Resilient Food Systems Begin with Locally Adapated Seed

The front page story in today’s (May 13) USA Today about the “high cost of weather” says “it looks like 2011 is perhaps going to set a new record” of weather-related costs. It is also interesting that ranchers in Texas announced this week that they will have to begin selling their animals because the severity of the drought is such that they have no grass in their pastures for the animals. And also this week ranchers in Manitoba, Canada, announced that they will begin selling their animals because, given three consecutive years of record rainfalls, their soils are no longer capable of absorbing the continuing rainfall and so they can no longer turn their animals into their pastures without turning it all into “muck” and destroying it.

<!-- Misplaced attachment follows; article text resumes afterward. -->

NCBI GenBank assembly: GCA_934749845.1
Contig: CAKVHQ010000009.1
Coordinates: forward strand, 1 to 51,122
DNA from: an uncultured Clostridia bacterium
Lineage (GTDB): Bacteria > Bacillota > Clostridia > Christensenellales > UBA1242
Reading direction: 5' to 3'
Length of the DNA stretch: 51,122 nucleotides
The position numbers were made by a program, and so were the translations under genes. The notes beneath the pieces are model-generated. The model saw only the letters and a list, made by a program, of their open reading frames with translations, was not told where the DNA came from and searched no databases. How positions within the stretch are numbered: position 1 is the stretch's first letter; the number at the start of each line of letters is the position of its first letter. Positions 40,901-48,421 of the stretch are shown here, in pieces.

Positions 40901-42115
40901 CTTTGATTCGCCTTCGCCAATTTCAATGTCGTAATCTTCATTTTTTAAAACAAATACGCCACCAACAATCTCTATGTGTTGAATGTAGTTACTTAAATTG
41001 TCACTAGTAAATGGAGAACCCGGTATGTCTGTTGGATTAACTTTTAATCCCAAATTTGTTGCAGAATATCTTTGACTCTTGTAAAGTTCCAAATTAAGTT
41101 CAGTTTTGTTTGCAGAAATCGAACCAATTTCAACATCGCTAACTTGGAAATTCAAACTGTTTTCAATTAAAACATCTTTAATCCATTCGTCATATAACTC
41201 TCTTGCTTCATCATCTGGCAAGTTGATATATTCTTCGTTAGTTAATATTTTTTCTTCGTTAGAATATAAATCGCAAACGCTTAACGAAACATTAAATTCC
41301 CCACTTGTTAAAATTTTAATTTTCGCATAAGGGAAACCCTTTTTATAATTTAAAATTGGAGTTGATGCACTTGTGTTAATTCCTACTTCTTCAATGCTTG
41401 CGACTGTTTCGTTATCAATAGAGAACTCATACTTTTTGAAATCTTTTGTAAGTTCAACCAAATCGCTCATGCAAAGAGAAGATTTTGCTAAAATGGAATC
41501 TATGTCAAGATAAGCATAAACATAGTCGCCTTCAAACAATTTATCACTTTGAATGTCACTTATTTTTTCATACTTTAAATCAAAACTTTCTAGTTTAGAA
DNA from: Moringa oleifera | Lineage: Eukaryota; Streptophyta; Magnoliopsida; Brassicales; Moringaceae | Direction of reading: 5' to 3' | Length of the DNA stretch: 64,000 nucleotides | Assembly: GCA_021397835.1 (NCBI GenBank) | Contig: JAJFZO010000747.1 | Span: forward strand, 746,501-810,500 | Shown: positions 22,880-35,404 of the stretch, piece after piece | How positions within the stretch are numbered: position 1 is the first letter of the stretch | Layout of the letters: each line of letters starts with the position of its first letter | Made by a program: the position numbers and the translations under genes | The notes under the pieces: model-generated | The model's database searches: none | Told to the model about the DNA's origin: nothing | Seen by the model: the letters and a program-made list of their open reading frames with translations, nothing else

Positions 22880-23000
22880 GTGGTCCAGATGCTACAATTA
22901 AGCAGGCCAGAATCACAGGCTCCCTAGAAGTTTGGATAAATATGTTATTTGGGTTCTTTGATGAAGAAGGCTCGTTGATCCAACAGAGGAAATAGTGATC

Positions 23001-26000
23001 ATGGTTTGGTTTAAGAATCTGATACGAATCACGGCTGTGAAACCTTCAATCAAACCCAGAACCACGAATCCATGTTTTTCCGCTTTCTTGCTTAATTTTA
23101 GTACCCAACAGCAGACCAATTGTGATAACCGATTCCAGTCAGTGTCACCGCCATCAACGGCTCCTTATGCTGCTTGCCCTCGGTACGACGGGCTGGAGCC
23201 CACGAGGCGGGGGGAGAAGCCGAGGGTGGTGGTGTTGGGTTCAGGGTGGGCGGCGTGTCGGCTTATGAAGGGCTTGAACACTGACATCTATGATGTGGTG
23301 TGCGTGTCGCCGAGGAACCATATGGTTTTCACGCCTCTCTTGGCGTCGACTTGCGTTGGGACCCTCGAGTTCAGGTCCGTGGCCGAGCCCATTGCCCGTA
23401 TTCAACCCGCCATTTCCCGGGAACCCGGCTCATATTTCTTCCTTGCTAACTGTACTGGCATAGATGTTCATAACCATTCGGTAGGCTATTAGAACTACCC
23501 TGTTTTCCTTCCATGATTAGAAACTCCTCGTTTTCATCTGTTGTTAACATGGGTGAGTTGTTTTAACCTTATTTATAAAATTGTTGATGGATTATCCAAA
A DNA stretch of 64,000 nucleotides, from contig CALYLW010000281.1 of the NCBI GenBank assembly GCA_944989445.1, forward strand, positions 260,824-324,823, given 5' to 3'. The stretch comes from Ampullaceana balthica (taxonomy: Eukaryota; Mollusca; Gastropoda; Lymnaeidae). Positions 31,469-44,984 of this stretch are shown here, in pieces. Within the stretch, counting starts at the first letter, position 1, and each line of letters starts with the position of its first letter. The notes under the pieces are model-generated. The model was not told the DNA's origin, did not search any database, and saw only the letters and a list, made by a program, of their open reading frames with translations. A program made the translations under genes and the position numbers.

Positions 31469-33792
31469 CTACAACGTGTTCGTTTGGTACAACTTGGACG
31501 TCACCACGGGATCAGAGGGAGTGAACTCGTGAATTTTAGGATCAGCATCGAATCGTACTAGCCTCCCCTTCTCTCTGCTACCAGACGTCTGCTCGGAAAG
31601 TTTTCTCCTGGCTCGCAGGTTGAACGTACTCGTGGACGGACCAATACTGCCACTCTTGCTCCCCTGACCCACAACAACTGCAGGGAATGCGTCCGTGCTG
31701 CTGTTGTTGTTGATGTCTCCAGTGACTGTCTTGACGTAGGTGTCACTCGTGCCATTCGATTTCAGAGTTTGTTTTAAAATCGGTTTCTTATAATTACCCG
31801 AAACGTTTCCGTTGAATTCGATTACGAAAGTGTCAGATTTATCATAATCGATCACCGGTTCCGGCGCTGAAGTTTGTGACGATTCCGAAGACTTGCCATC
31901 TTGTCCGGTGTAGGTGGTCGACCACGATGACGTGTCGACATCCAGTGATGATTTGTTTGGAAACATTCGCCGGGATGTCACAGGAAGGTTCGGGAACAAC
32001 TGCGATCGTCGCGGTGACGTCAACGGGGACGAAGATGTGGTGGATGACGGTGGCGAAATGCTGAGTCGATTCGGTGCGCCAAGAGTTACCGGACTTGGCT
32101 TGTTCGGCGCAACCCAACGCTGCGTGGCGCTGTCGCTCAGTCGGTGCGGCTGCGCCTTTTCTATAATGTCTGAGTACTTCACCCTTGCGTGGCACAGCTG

All of this reaffirms the fact that we need to foster a greater diversity of seeds that are more adapted to local ecologies since it is this biological diversity that will be essential to the reestablishment of more resilient food systems in each food shed — a point that was articulated so clearly by Gary Paul Nabhan in his book, Where Our Food Comes From.

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One Response to Resilient Food Systems Begin with Locally Adapated Seed

  1. Pingback: Seed Digest (April 30 – May 13, 2011) | Seed Broadcast

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